Friday, October 17, 2014

Opinion | Our Collective Conscience, Under Attack

Valdosta Today
October 14th, 2014


Steven Salaita was offered a position in the American Indian Studies Program at the University of Illinois. Following a slew of tweets by the former Virginia Tech professor which were overtly oppositional to Israeli military policy, the University of Illinois rescinded their offer to Salaita—which has prompted a firestorm of controversy inside higher education and in the mass media.
And rightfully so.
Salaita contends that as a scholar his academic freedom was unilaterally violated. The notion of academic freedom is the central tenant of academic life. Now, I’m not here to speak to the merits of Salaita’s argument—in fact, I may not agree with some of the things he tweeted; however, I believe that if we allow the University of Illinois, generally, and Phyllis Wise, chancellor of the university system, specifically, to debase the basic notion of academic freedom, the implications for society at-large are replete.
Academic freedom is the belief that university faculty should be free from reprisal in their academic pursuits; that if their views or research are controversial, they should be insulated from the discordant philosophies, and prevailing social and political winds of the day. Why does this matter? If the greatest minds among us feel compelled to hedge their arguments, refrain from certain avenues of inquiry, or placate to public opinion—we’re all the worse because of it.

Steven Salaita was offered a position in the American Indian Studies Program at the University of Illinois. Following a slew of tweets by the former Virginia Tech professor which were overtly oppositional to Israeli military policy, the University of Illinois rescinded their offer to Salaita—which has prompted a firestorm of controversy inside higher education and in the mass media.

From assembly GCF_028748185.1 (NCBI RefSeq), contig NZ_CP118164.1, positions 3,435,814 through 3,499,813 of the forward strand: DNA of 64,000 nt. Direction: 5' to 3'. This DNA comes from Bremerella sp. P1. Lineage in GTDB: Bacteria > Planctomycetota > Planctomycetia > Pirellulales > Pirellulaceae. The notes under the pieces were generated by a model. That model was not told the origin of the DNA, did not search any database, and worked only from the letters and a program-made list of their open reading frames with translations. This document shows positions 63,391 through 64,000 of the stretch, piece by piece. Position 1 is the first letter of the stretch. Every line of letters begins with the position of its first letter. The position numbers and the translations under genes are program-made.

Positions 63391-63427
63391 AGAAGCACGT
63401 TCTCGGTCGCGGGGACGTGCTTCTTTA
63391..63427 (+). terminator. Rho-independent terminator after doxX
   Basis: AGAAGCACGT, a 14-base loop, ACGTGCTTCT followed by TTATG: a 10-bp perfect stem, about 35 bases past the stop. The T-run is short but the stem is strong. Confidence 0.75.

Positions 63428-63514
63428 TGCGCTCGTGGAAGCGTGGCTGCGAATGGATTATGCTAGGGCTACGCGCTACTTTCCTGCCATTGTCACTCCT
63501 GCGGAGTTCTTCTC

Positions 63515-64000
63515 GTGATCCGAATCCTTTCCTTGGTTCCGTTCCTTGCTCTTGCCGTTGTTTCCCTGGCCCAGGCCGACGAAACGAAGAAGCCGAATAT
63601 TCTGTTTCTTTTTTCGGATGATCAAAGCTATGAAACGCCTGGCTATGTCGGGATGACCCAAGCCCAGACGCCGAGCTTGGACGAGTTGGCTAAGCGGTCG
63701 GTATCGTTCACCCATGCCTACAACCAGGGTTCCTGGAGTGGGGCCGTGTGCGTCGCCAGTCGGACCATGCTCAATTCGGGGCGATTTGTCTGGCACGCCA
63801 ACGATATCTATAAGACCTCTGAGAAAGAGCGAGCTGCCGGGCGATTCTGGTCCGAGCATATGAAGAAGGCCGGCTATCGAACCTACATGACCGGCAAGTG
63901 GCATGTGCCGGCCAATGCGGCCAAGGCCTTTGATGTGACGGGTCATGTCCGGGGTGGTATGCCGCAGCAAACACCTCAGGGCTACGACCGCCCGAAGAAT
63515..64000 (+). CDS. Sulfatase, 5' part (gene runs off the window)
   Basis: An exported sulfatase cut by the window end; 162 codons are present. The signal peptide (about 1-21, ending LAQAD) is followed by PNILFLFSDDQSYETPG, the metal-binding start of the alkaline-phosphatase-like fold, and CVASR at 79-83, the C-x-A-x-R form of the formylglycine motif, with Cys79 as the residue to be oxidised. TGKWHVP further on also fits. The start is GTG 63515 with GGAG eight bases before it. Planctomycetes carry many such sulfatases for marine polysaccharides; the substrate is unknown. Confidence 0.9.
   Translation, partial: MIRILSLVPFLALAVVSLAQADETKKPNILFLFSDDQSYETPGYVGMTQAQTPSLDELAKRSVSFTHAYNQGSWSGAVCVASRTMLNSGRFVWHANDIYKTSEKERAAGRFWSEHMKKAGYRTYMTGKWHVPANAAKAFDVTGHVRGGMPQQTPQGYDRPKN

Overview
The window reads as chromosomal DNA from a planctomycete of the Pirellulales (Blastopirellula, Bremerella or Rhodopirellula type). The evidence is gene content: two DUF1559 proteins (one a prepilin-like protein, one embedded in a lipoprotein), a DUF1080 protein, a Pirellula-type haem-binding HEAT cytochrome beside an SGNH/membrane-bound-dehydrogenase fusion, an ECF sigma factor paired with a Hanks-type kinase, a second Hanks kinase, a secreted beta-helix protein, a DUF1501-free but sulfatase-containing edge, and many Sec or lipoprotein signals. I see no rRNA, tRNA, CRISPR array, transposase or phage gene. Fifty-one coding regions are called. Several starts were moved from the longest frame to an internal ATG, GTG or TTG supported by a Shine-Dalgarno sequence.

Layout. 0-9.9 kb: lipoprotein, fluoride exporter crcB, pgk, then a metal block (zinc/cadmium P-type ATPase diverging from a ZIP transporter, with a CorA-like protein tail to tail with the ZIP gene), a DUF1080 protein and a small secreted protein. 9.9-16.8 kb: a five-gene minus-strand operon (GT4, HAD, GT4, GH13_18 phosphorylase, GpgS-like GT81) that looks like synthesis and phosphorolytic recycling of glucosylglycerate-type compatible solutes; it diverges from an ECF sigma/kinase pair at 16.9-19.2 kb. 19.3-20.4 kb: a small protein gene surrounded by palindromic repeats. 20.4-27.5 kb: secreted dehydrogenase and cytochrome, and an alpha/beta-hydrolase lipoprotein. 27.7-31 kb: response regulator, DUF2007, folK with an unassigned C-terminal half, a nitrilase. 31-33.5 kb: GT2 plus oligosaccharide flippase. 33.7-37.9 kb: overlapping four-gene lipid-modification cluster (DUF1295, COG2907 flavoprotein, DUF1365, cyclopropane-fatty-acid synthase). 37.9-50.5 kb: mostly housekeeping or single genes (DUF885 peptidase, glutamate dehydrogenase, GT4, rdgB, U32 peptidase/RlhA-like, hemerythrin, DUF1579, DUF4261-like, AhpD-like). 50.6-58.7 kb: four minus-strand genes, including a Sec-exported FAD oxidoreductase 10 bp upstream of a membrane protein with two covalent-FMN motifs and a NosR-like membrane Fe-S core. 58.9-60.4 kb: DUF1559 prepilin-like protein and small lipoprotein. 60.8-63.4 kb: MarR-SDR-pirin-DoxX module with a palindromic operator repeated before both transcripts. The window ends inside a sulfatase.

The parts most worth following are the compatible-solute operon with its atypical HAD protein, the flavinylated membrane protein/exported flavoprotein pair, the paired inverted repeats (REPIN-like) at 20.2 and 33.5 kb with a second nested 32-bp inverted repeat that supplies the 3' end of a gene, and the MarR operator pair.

And rightfully so.
Salaita contends that as a scholar his academic freedom was unilaterally violated. The notion of academic freedom is the central tenant of academic life. Now, I’m not here to speak to the merits of Salaita’s argument—in fact, I may not agree with some of the things he tweeted; however, I believe that if we allow the University of Illinois, generally, and Phyllis Wise, chancellor of the university system, specifically, to debase the basic notion of academic freedom, the implications for society at-large are replete.
Academic freedom is the belief that university faculty should be free from reprisal in their academic pursuits; that if their views or research are controversial, they should be insulated from the discordant philosophies, and prevailing social and political winds of the day. Why does this matter? If the greatest minds among us feel compelled to hedge their arguments, refrain from certain avenues of inquiry, or placate to public opinion—we’re all the worse because of it.
- See more at: http://valdostatoday.com/2014/10/opinion-our-collective-conscience-under-attack/#sthash.RuEfz4FR.dpuf

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